2.5 Rapid Re-Housing for Unaccompanied Youth: An Effective Housing Solution
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2.5 Rapid Re-Housing for Unaccompanied Youth: An Effective Housing Solution

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2.5 Rapid Re-Housing for Unaccompanied Youth: An Effective Housing Solution...

2.5 Rapid Re-Housing for Unaccompanied Youth: An Effective Housing Solution

Speaker: Tiana Brown

Rapid re-housing has proven effective at ending homelessness among families and individuals. With the increase in the number of these programs, some have expanded to also serve youth with a rapid re-housing model. This workshop will describe the components of the model, and the necessary adaptations to make this model work for unaccompanied homeless youth.</p>

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2.5 Rapid Re-Housing for Unaccompanied Youth: An Effective Housing Solution Presentation Transcript

  • 1. Youth Counts: A Rapid Re-Housing ProgramTiana Brown, MSW, LISW-S Rural Housing CoordinatorThe Salvation Army in Greater Columbus Columbus, OH NAEH National Conference- Los Angeles, CA February 9, 2012
  • 2. Youth Counts• Rapid Re-Housing Program operating in rural community outside Columbus Metropolitan area in Central Ohio. • Rapid Re-Housing: Evidenced Based • Program Progression • Program Components and Activities • Outcomes • Lessons Learned
  • 3. RRH: Evidenced Based…Rapid Re-Housing is best practice because it works:• Most families can enter/exit homelessness quickly• Mostly economic reasons• Shallow subsidies can protect against homelessness• Overall reduction in costs• Long-term shelter stays are destabilizing to families• Families have different barriers/need different interventions• Triage and target resources to match family’s needs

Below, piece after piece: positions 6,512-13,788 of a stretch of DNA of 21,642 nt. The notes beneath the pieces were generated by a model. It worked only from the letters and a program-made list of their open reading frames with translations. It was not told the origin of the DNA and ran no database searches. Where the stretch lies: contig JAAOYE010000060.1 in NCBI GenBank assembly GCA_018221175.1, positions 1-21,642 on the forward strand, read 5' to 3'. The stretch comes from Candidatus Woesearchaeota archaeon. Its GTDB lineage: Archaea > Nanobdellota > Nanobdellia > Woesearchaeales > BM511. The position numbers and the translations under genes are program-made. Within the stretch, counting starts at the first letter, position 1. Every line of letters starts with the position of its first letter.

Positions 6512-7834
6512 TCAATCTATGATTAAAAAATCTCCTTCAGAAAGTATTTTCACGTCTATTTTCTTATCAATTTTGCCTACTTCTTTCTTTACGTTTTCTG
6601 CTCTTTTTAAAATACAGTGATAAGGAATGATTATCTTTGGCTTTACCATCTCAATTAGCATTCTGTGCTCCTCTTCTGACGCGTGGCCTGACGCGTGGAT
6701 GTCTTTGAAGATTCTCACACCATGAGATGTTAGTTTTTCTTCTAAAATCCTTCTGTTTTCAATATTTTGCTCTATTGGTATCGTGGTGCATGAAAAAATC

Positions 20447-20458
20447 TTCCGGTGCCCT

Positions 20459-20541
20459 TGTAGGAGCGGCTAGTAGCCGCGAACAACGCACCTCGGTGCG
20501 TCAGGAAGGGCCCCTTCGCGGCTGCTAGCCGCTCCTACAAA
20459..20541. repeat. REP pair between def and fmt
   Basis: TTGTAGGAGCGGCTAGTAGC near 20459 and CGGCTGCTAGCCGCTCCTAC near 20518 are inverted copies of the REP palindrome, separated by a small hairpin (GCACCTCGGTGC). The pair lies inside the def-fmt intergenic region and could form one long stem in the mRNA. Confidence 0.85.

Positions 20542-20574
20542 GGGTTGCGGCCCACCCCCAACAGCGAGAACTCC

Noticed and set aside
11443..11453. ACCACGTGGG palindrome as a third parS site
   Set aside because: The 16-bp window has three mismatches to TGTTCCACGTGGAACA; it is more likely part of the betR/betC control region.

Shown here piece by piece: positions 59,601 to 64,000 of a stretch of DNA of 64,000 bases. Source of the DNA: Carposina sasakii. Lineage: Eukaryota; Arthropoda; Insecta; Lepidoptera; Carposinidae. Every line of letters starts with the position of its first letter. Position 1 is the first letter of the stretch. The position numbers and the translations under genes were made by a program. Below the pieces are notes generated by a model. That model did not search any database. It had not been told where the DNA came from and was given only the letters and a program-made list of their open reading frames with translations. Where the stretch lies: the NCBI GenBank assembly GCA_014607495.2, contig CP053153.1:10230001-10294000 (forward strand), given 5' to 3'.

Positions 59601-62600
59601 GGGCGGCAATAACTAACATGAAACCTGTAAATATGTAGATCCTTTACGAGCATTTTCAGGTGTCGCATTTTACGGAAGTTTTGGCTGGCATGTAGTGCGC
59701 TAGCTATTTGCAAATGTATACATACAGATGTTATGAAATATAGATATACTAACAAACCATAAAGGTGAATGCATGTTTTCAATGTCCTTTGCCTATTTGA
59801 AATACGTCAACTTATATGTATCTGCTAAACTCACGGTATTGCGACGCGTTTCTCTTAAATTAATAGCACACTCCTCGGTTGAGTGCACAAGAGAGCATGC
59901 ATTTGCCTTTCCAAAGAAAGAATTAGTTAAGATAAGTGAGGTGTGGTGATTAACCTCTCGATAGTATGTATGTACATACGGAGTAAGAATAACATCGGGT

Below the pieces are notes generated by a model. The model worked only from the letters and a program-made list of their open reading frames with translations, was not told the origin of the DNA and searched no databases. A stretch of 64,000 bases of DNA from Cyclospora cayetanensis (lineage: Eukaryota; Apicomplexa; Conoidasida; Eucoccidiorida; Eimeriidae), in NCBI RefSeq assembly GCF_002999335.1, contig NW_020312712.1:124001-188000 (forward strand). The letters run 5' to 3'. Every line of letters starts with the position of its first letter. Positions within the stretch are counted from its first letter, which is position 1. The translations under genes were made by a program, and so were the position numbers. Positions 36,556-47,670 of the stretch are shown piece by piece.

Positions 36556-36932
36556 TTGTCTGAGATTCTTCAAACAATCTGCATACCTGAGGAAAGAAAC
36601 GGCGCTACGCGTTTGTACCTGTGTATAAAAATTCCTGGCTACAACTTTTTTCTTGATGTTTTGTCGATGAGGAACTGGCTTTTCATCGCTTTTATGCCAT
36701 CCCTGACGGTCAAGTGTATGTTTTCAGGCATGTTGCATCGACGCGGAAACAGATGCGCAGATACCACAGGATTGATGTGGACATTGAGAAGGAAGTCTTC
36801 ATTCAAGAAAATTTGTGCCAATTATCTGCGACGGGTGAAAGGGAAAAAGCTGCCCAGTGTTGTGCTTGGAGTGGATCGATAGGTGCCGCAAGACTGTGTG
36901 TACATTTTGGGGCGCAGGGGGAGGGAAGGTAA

• 4. Evidenced Based Cont’d…• The Salvation Army in Greater Columbus has been administering Rapid Re-Housing since 1998.• Model expanded to four counties• Serve a total of 555 households each year
  • 5. Program Progression…• Prior to 2009 • Late 2009 • Funded to serve • Approached by families only Delaware County • Typically Children’s Services encountered a based on family handful of system successes to unaccompanied house youth youth in rural emancipating out of communities custody • Need to house youth quickly and efficiently
  • 6. Program Components…• Crisis Intervention & Short Term Stabilization• Screening, Intake, and Needs Assessment• Provision of Housing Resources• Landlord Advocacy• Provision of Case Management Services – Long Term financial assistance – Referral and Linkage – Goal Development and Monitoring – Life Skill Development
  • 7. Program Components Cont’d…• Emancipating youth age 18-22• Days to house: 14 days or less• Scattered Site; Individual Leases• 6-9 Months of Rental/Utility Assistance – Stair step diminishing assistance model* • 100% rent: 6 months; 7th- 75%; 8th- 50%; 9th- 25% • 100% utility for 2 months• Goal Development around housing maintenance, self determination, and increased skills and/or income
  • 8. Outcomes…YEAR 1: 2010• Projected to serve 5 youth • Served 8 in first 6 months • Served 9 total• Increased funding through support from local United Way• 8 out of 9 youth obtained and maintained housing for 6 months or more• 100% of youth achieved 75% or greater or case plan goals
  • 9. What We Found…• More expensive than families• Roommates vs. singles• Challenges of school enrollment• Age• Life Skills• Roller Coaster of successes and failures• Word of mouth expanded target population
  • 10. Outcomes…YEAR 2: 2011• Served 13 youth• Increased funding through Homeless Assistance Grant funds- Ohio Department of Development• 11 out of 13 youth obtained and maintained housing for 6 months or more- 85%• 100% of youth achieved 75% or greater or case plan goals
  • 11. Current Program…• 20 youth age 18-22 served per year• 4-7 months of rental assistance*• Up to 12 months of case management• 5 Module Life skill curriculum• Budget of Approx. $150K yearly• 2 case managers, 1 case aide= 2 FTE
  • 12. Contact Information…Tiana Brown, MSW, LISW-SThe Salvation Army340 Lake StDelaware, OH 43015740-363-9487 ext 233Tiana.brown@use.salvationarmy.org